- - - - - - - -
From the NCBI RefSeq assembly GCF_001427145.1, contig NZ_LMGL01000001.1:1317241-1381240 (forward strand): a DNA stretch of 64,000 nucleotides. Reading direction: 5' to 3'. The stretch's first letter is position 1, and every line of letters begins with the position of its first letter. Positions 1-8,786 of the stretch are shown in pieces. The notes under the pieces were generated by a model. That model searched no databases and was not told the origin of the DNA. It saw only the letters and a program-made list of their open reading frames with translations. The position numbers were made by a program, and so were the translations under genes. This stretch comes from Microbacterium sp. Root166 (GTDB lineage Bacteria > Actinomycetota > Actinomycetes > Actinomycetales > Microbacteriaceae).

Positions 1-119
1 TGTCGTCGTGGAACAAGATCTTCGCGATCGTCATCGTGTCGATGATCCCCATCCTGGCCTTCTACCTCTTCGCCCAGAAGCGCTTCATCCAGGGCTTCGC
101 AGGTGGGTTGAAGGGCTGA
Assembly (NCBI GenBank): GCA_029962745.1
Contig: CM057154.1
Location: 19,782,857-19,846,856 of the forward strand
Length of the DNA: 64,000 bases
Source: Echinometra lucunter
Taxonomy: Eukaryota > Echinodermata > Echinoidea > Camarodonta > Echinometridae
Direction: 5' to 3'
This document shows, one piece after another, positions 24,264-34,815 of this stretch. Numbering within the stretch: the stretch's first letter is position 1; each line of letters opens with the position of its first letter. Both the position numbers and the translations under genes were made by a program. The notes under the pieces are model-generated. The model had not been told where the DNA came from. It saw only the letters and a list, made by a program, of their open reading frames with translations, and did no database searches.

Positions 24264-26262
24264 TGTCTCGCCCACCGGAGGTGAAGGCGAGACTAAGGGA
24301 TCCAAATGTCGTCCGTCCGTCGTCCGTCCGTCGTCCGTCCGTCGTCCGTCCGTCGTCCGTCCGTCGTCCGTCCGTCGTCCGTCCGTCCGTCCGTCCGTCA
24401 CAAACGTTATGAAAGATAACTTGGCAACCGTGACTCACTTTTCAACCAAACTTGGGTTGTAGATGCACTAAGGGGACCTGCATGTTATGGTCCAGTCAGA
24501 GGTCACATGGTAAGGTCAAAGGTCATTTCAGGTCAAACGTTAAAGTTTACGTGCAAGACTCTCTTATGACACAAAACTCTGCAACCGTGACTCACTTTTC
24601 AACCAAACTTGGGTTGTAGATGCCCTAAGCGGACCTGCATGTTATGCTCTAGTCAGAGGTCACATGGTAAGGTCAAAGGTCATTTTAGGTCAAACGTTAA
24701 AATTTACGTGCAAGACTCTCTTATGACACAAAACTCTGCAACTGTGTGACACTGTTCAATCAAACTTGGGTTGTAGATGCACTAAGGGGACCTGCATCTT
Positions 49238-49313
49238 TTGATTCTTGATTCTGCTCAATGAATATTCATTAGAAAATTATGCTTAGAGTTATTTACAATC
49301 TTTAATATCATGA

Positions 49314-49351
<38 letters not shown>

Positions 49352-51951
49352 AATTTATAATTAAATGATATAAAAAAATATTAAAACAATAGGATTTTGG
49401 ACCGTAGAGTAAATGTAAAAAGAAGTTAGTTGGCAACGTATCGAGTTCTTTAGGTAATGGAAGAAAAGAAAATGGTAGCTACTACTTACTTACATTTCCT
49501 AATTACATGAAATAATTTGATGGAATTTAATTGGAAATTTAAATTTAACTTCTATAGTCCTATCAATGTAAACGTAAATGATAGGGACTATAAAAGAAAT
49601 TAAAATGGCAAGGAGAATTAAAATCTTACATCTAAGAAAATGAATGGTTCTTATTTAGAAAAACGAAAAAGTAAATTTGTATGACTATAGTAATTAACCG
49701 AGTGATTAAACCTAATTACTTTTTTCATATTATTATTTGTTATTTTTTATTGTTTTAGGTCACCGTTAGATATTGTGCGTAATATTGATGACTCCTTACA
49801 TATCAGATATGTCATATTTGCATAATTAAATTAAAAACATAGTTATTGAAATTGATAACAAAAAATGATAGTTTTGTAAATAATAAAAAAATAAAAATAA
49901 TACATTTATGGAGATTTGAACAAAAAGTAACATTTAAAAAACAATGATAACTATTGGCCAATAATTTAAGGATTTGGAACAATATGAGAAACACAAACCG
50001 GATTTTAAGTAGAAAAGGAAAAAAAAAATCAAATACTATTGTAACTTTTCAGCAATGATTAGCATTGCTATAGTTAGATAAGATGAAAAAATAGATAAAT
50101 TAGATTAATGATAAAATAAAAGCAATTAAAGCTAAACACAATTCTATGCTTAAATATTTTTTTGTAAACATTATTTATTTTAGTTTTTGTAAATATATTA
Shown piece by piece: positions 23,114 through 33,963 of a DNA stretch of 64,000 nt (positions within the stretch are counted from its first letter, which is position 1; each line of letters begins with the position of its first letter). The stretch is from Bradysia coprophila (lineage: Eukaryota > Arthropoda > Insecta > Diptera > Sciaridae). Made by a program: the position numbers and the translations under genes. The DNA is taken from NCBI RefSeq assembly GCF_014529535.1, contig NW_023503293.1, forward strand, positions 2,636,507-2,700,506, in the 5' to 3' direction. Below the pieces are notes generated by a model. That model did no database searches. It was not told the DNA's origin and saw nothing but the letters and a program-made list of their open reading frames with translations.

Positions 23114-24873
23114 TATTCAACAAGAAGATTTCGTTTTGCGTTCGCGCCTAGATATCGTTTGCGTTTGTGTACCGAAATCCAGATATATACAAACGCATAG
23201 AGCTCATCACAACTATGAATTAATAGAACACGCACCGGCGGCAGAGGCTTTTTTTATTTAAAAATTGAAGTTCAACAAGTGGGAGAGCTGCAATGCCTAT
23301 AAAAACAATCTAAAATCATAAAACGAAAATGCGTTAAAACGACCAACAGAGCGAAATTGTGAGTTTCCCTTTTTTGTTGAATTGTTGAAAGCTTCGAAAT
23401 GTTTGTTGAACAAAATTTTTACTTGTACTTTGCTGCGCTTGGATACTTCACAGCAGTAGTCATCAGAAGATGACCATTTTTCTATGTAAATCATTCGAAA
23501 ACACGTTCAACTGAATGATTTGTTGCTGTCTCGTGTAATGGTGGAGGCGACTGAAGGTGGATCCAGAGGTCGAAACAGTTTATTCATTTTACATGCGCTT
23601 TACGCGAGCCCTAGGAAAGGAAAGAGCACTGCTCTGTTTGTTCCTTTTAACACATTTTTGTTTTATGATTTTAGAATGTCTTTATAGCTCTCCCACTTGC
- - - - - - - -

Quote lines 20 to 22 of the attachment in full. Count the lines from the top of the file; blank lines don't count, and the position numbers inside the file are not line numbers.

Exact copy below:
Positions 49238-49313
49238 TTGATTCTTGATTCTGCTCAATGAATATTCATTAGAAAATTATGCTTAGAGTTATTTACAATC
49301 TTTAATATCATGA